• I wouldn't try a single operation, like "DELETE logs_table WHERE date < yesterday." I'll add a better alternative to the answer. – Aaron Bertrand Dec 20 '12 at 15:17
  • Great stuff. Thanks for the examples. Would the synonym or view you spoke about redirect inserts/updates/deletes/selects to the alternate database? I know in mysql you can have an updatable/insertable view. – Brett Dec 20 '12 at 15:38
  • Also, what would be the best way to go about purging old logs? In mysql/linux i would just setup a cron job. Would i schedule a task in windows or is there something built into sql server? Probably wouldn't be too efficient to run on a trigger anytime a new record is inserted. Some kind of batch operation every day may be the best. – Brett Dec 20 '12 at 15:40
  • @Brett SQL Agent job. – Mark Storey-Smith Dec 20 '12 at 15:44

The largest table stores complete XML documents from transactions between the app and APIs of sites like eBay.

I'm working with a system at the moment that does exactly the same. While Mat's comment about 230GB not being massive by today's standards is fair, it's still 200GB more than you need for the system to operate. It may be occupying buffer pool, it's certainly contributing to larger and longer backups and of primary concern, it will require longer restore time in the event of a disaster.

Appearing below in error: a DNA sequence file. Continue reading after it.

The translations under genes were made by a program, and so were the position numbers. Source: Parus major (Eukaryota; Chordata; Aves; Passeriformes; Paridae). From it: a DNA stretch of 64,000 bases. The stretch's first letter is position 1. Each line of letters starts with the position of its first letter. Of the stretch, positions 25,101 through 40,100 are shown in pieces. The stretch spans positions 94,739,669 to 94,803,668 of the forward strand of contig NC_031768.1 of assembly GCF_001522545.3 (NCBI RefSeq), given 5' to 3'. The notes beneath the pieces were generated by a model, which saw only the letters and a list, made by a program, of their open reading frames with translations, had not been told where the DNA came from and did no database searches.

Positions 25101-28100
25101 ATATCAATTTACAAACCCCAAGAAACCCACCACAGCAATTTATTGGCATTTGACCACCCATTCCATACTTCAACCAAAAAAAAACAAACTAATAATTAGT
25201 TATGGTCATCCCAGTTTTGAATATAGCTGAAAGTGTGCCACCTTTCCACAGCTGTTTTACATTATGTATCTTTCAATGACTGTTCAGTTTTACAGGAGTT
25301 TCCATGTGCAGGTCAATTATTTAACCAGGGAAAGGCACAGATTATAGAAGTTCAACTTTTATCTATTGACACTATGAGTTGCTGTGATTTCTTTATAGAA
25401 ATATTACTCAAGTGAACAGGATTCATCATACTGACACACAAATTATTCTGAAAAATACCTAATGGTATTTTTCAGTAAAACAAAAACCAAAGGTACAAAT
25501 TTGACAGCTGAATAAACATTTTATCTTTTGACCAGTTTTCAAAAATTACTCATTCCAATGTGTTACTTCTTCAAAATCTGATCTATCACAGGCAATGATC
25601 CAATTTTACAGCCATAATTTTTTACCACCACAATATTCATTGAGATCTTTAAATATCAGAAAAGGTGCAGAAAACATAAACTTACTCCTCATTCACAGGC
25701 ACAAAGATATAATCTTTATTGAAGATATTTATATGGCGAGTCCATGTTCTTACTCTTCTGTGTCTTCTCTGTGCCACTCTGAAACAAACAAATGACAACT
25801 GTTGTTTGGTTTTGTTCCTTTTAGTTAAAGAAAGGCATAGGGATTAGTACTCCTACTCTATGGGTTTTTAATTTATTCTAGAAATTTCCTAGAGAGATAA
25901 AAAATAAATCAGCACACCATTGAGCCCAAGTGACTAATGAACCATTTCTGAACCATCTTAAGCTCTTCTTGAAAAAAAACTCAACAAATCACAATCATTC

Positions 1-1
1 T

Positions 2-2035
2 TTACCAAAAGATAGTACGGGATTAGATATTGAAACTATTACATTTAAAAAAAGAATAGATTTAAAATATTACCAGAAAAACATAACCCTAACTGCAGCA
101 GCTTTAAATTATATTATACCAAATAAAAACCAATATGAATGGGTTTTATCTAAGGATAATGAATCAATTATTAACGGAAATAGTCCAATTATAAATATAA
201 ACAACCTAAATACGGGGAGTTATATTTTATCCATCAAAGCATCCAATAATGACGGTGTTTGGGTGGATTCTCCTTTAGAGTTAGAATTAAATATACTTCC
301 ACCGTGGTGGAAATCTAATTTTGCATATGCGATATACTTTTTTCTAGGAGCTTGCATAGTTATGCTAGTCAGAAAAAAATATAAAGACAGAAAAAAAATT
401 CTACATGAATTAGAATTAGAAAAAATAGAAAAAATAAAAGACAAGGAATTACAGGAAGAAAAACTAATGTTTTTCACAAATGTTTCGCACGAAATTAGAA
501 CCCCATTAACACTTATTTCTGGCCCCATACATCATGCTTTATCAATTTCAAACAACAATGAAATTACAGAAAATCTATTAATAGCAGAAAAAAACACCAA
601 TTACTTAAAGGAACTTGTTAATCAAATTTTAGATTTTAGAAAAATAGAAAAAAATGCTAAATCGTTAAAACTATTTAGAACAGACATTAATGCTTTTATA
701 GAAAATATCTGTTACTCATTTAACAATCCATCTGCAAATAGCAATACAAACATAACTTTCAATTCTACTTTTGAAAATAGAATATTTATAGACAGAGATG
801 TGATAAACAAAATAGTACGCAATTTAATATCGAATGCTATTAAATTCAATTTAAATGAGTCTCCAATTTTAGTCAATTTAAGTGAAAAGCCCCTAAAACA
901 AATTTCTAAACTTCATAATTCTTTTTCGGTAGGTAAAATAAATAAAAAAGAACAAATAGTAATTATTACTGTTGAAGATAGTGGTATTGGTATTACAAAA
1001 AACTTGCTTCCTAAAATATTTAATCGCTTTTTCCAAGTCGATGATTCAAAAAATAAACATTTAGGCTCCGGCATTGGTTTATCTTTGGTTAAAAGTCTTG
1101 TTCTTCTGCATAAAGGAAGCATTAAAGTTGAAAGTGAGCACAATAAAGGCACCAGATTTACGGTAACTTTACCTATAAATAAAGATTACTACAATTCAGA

Preferable (if the application code is accessible and in a fit state to tolerate change) would be to push any non-critical logging to a different database. You can then switch it to SIMPLE recovery and forego transaction log backups. Obviously this is only suitable for data where loss of point-in-time recovery is deemed acceptable.

In the case I'm looking at, the API request/response documents that are being logged are in effect duplicate data. The transaction details are being stored in the database elsewhere, the documents are for debug purposes only.

Alternately, purge the data more frequently.

But... If your assessment is correct and the data of interest is 30GB, the 32GB server is dedicated to this database, that should be adequate. I'm inclined to suggest you do some more in depth analysis of where your problem is originating from, rather than leap straight into trying to resolve the logging/size issue prematurely.

Crack out the DMV queries. Glen Berry's DMV Diagnostic scripts contains examples for identifying the procedures and ad hoc queries that are consuming the most IO or CPU time. sp_whoisactive is very useful for live analysis.

If you find anything of interest, feel free to post a new question with the details.


Well the performance is affected from fragmented database then it is taking large time to give information because fragmentation database has not organize page in proper way.

You needs defragmentation to increase performance of database.

Because it will rearrange the page order of table logically and physically for easy use and reduces size